Authentication With UserName / Password Pair Using the OpenDSObject Method

Now lets bind to the ADSI User Object using the OpenDSOObject method, which allows us 
to directly authenticate the user:
<%@ Language = VBScript %>
<html>
<head>
<title> ASP Authentication Page </title>
</head>
<body>

<h1> ASP Authentication page </h1>
<%
on error resume next
Dim strADsPath 
strADsPath = Request.Form("ADsPath")
Dim strUserName 
strUserName = Request.Form("UserName")
Dim strPassword 
strPassword = Request.Form("Password")
Dim iFlags 
iFlags = Request.Form("Flags")
%>

This page will attempt to authenticate to the ADSI object supplied using the
credentials you enter here.<br>
<form action = "Authenticate.asp" method = "post" id=frmAuth1 name=frmAuth1>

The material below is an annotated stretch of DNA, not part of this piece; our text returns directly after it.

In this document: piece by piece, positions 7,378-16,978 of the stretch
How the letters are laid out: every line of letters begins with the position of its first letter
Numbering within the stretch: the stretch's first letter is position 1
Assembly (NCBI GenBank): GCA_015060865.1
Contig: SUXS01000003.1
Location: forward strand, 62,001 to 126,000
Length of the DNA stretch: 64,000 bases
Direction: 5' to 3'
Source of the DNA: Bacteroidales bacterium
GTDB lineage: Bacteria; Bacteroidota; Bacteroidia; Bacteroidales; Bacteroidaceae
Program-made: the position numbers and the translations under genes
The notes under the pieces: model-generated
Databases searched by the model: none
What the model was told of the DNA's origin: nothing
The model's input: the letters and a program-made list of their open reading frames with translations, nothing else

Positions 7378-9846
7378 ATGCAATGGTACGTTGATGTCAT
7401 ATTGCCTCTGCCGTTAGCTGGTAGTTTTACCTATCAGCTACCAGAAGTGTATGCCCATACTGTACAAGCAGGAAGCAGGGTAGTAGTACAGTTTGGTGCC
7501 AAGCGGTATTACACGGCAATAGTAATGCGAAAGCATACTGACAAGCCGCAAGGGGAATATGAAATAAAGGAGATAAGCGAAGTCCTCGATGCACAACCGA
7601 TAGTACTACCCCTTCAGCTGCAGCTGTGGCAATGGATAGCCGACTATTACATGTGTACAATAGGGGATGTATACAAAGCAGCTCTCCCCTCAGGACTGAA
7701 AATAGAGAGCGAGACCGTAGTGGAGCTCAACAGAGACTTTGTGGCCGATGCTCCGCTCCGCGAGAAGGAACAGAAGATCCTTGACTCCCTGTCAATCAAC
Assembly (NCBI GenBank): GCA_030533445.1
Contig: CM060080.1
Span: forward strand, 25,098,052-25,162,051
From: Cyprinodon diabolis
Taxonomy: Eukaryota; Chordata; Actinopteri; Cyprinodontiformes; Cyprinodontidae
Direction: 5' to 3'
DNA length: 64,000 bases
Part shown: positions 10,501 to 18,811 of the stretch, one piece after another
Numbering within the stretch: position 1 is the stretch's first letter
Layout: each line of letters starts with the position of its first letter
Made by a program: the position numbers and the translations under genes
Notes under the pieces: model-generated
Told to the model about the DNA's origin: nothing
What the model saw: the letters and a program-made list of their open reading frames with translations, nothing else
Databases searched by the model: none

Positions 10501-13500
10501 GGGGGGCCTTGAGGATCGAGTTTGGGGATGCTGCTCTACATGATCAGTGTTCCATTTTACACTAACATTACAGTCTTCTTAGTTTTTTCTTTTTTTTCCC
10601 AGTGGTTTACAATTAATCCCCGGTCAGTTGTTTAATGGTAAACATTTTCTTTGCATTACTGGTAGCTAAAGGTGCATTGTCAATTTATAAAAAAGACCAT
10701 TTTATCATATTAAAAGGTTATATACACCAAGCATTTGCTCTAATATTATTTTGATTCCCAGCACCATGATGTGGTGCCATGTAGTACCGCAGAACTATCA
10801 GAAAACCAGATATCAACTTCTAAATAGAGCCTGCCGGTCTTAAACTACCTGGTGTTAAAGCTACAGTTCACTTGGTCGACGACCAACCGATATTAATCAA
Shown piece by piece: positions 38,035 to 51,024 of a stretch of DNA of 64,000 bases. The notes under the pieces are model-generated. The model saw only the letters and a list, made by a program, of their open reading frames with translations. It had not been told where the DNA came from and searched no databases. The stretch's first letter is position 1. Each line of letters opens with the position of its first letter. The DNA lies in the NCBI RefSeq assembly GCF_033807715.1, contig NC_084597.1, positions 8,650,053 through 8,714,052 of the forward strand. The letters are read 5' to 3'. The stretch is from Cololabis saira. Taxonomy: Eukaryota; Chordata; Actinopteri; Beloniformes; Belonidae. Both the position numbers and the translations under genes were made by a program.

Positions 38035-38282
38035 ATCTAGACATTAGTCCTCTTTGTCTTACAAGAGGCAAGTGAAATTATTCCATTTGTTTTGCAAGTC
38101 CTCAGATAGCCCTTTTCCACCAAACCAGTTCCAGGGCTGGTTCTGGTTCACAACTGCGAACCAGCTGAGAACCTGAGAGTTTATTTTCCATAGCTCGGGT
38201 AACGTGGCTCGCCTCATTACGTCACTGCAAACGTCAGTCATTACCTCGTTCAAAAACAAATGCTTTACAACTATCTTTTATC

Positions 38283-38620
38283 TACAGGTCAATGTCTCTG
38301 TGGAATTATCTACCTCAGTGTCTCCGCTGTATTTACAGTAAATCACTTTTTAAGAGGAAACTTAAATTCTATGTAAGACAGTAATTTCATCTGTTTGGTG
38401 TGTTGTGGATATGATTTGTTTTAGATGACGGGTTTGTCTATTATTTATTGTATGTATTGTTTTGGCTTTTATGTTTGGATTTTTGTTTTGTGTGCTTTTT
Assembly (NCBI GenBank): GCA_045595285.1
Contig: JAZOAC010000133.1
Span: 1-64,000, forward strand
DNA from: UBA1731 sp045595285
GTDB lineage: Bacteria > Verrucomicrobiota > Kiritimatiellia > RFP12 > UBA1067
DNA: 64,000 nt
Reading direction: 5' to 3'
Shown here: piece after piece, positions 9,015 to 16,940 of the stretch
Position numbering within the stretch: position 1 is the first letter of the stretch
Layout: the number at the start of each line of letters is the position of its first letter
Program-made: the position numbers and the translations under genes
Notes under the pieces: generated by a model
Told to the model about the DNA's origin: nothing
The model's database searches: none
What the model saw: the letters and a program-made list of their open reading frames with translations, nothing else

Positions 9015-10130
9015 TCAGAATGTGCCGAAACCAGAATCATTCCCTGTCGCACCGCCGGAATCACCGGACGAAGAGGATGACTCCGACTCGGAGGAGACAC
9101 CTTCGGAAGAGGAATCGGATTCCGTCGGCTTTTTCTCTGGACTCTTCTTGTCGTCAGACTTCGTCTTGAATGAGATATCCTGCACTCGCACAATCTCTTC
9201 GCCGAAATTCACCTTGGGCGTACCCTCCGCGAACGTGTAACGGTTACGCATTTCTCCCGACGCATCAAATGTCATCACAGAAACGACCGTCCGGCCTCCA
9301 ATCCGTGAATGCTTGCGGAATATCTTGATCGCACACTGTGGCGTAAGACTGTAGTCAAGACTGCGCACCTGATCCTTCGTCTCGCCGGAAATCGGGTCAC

ADSI Object <INPUT type="text" id=ADsPath name=ADsPath size = 60 value = 
<% Response.Write strADsPath %> > :e.g.: WinNT://Domain<br>
Your UserName<INPUT type="text" id=UserName name=UserName size = 60 value = 
<% Response.Write strUserName%> > e.g.: Domain\UserName<br>
Your Password<INPUT type="password" id=Password name=Password size = 20 value = 
<% Response.Write strPassword%> ><br>
Flags (integer)<INPUT type="text" id=Flags name=Flags size = 10 value = 0>